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Wednesday, July 25, 2018

BOOK KEEPING: FORM THREE: Topic 5 - DEPRECIATION


TOPIC 5: DEPRECIATION

If an asset id used for more than one year, it should be capitalized. Assets accounts names such as Vehicles, Office equipment or Buildings. at the end of each accounting period, depreciation for the period is debited to the depreciation expense. Accumulated Depreciation shows all depreciation that has been taken during the asset's file.
Cost of a Fixed Asset
Determine the cost of a fixed asset
Depreciation is the systematic reduction in the recorded cost of a fixed asset. Examples of fixed assets that can be depreciated are buildings, furniture, leasehold improvements, and office equipment. The only exception is land, which is not depreciated (since land is not depleted over time, with the exception of natural resources).
An Asset Account
Write up an asset account
Accounts maintained on fixed assets are called Asset Accounts. In other words, assets accounting deal with fixed assets by providing detailed information on transactions. It deals with fixed assets from the date of acquisition to the date of retirement or sale. Assets accounts include depreciation, partial sale of asset and appreciation.
Difference between Capital and Revenue Expenditure
Distinguish between copula and revenue expenditure
Capital expenditures represent major investments of capital that a company makes to maintain or, more often, to expand its business and generate additional profits. Capital expenses are for the acquisition oflong-term assets, such as facilities or manufacturing equipment. Because such assets provide income-generating value for a company for a period of years, companies are not allowed to deduct the full cost of the asset in the year the expense is incurred; they must recover the cost through year-by-yeardepreciationover theuseful lifeof the asset. Companies often usedebt financingorequity financingto cover the substantial costs involved in acquiring major assets for expanding their business.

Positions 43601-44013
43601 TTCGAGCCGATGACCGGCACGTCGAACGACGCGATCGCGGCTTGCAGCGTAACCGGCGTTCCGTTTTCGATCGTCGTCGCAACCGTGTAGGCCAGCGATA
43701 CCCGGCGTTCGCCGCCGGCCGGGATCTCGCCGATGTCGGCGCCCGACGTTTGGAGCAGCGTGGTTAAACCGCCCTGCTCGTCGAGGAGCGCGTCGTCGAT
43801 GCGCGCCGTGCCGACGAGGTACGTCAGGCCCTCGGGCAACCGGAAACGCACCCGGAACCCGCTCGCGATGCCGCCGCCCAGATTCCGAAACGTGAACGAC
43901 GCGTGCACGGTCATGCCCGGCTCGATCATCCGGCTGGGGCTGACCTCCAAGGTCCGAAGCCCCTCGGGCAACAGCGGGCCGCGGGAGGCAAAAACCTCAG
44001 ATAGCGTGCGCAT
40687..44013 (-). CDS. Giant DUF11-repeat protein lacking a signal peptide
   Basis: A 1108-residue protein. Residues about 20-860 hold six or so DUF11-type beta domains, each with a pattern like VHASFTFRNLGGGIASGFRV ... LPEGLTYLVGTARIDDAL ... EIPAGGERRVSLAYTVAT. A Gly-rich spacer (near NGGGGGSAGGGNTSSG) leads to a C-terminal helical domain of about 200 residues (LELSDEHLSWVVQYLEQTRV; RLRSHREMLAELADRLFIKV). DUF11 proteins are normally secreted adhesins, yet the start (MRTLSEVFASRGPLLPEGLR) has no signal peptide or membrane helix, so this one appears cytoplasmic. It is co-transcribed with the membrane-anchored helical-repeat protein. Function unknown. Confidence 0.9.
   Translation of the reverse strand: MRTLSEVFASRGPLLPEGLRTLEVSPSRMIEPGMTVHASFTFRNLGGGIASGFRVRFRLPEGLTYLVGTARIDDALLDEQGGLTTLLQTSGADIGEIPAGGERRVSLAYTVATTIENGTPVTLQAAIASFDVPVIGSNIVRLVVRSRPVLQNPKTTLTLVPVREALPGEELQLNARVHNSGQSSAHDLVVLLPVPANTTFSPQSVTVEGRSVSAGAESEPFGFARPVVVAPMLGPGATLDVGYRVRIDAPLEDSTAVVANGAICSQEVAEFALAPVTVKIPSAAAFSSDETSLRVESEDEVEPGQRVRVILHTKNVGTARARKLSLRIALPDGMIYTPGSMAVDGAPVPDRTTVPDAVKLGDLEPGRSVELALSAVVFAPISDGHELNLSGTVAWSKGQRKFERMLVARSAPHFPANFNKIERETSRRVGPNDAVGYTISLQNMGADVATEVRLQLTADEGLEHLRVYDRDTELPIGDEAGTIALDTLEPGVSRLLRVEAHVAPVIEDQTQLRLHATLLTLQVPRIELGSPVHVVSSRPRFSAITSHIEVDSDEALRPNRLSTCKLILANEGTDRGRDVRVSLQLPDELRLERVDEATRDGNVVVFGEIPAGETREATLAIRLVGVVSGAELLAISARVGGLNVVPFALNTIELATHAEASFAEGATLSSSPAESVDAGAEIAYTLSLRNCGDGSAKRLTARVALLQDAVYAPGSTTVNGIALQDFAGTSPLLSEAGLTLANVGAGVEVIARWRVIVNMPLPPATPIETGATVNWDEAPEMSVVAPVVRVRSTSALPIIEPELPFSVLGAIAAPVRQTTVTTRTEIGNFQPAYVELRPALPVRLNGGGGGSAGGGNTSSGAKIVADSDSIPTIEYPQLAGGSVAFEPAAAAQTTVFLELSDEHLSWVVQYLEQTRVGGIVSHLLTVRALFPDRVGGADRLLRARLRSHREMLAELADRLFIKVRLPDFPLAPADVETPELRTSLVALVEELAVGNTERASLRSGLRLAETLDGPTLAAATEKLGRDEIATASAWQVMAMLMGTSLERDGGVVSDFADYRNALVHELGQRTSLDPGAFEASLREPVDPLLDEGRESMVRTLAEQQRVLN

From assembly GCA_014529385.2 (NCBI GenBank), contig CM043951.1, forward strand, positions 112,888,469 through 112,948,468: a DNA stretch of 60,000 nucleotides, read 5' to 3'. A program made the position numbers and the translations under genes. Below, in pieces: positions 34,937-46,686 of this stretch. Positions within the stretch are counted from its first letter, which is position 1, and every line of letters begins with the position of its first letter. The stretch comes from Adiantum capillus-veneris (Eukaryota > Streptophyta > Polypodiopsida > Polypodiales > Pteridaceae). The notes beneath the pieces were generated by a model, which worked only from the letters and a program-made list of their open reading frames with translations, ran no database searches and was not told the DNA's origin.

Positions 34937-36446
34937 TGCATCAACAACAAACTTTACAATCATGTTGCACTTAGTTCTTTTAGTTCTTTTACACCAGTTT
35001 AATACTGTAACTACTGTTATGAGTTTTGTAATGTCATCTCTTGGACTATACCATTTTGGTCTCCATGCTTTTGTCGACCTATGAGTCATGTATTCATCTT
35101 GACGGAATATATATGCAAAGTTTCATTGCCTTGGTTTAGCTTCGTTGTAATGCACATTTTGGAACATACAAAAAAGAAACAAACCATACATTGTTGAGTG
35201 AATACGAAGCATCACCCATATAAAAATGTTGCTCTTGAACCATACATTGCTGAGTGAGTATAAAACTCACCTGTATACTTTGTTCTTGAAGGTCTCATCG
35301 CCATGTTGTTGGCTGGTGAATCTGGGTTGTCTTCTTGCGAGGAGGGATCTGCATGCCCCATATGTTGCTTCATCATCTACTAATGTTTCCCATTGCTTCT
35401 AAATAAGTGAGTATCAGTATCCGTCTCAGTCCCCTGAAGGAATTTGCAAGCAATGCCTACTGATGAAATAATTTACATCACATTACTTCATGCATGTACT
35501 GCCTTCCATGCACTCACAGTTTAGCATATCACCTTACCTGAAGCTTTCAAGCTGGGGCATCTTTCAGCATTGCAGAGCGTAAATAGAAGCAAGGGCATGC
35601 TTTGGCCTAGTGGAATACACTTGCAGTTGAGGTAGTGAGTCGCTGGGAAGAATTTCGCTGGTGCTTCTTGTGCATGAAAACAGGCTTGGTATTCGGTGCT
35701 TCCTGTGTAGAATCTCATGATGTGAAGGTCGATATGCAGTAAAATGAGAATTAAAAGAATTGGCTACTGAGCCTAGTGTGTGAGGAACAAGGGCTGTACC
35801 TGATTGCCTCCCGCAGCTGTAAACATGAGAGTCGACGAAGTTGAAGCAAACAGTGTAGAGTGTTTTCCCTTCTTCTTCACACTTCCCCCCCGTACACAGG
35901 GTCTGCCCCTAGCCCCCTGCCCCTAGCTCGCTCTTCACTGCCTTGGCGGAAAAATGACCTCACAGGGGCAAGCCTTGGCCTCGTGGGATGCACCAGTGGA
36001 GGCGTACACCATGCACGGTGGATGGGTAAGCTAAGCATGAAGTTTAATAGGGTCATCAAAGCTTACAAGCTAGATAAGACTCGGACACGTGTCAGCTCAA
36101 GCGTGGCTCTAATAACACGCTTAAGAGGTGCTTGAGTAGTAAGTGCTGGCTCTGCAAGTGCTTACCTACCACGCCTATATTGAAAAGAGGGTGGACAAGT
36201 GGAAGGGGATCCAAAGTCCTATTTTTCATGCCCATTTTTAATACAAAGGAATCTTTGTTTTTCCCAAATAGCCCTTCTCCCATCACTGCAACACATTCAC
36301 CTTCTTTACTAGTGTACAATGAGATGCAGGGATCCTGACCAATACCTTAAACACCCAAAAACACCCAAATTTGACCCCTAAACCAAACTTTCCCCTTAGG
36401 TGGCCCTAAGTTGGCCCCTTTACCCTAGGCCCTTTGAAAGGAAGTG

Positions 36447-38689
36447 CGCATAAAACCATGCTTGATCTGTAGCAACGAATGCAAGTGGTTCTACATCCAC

Revenue expenses are shorter-term expenses required to meet the ongoing operational costs of running a business, and thus are essentially the same as operating expenses. Unlike capital expenditures, revenue expenses can be fully tax-deducted in the same year the expenses occur. In relation to the major asset purchases that qualify as capital expenditures, revenue expenditures include the ordinary repair and maintenance costs that are necessary to keep the asset in working order without substantially improving or extending the useful life of the asset. Revenue expenses related to existing assets include repairs and regular maintenance as well as repainting and renewal expenses. Revenue expenditures can be considered to be recurring expenses in contrast to the one-off nature of most capital expenditures.
The purpose of capital expenditures is commonly to expand a company's ability to generate earnings, whereas revenue expenditures are more commonly for the purpose of maintaining a company's ability to operate. Capital expenditures appear as an asseton a company's balance sheet; revenue expenses are listed with liabilities.
Relationship between Depreciation and the Matching Principle